Shelter opts for a 'prospecting' drive

Shelter will become the latest charity to launch a 'prospecting' campaign when it uses the technique nationally for the first time next month.

Prospecting is when charities pay agency fundraisers to approach members of the public on the street and ask them to sign up to lobbying campaigns before phoning them to ask for donations.

The housing and homelessness charity said its in-house fundraising team had tested the technique over several years on private sites such as festivals before deciding to hold a national campaign.

"We are happy with the results and we know it works," said Matt Goody, head of direct marketing at Shelter.

"One problem with contacting people by phone later is that you can reach only some of them, but we reached about 700 out of every 1,000 names we collected, and a significant proportion of them signed up to regular giving."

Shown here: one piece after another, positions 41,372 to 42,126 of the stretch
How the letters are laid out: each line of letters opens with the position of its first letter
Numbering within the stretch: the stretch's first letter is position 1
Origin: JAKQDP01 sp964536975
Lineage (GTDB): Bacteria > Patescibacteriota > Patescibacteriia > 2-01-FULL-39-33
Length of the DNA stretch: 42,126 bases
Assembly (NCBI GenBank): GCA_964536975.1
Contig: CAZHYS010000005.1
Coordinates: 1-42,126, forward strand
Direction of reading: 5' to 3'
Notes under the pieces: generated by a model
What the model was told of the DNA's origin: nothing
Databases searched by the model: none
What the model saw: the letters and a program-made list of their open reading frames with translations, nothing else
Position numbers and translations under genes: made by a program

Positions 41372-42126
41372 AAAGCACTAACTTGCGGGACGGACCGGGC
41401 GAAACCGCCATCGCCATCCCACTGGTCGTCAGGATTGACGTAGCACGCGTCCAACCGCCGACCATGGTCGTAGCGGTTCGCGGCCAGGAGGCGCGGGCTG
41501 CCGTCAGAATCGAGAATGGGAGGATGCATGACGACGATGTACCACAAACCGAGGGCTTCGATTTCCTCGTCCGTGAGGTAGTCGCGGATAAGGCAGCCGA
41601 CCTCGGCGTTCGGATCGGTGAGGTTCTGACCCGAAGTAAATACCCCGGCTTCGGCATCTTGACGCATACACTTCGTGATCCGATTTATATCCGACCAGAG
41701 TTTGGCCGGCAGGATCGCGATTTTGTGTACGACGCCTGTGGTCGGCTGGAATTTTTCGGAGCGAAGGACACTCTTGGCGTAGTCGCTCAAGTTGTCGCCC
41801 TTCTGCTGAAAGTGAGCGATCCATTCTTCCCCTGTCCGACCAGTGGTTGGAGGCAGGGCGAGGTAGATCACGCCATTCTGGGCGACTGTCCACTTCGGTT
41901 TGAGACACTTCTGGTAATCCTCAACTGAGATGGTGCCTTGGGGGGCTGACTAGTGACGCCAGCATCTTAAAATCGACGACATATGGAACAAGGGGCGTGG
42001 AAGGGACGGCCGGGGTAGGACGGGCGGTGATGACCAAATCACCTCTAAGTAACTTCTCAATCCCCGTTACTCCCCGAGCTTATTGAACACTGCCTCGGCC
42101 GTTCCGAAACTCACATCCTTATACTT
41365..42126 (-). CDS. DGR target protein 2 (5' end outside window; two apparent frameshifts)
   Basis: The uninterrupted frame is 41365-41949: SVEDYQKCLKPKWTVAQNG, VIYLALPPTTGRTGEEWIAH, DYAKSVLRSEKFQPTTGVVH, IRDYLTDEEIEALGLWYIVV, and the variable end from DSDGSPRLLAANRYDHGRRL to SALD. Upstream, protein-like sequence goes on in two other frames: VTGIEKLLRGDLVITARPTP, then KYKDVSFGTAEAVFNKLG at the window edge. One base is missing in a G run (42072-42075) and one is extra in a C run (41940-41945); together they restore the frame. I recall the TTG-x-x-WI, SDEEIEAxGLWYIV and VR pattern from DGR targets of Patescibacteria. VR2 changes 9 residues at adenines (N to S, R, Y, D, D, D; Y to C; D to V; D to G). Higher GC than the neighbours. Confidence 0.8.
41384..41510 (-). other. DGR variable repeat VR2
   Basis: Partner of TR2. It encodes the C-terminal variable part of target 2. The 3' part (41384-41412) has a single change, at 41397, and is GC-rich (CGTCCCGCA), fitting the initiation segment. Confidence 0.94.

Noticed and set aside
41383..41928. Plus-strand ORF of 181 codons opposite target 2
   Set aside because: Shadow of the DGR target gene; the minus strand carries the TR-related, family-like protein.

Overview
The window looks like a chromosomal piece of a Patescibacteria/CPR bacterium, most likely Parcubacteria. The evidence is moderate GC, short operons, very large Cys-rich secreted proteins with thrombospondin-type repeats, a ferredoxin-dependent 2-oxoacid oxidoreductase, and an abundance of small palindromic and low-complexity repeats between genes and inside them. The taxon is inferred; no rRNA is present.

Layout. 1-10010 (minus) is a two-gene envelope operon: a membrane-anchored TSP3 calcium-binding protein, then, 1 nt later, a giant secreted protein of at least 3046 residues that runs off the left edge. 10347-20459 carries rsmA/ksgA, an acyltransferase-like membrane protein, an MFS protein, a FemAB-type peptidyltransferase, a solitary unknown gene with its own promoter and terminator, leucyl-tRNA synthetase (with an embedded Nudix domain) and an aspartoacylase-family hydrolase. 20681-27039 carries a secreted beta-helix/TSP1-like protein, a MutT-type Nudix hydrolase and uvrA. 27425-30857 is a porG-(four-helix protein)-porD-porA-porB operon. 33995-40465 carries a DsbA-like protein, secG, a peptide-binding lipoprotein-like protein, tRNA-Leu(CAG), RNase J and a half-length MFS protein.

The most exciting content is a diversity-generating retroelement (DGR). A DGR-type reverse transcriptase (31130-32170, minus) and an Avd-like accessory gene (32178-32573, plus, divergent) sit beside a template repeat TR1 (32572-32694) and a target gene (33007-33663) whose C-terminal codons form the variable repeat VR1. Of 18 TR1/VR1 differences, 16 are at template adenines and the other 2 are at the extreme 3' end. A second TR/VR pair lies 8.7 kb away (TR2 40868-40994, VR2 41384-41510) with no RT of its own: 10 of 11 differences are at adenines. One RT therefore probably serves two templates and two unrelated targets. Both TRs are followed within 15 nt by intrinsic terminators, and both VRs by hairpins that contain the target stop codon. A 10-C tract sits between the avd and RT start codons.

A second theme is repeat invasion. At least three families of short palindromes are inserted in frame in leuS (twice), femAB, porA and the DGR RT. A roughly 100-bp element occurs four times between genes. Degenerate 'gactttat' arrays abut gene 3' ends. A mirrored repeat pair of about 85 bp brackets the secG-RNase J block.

Shelter's campaign calls on the Government to pay for an extra 20,000 social rented homes to be built every year as part of the 2007 Comprehensive Spending Review.

The Public Fundraising Regulatory Association has begun discussions with its members on developing a voluntary code of practice for prospecting, amid concern that the method could be confused with face-to-face fundraising.

Oxfam began using the technique as part of its I'm In anti-poverty campaign. Both Oxfam and Shelter said they would be happy to sign up to a scheme that regulated prospecting.

"We are open to the idea of self-regulation," said a spokeswoman for Oxfam.

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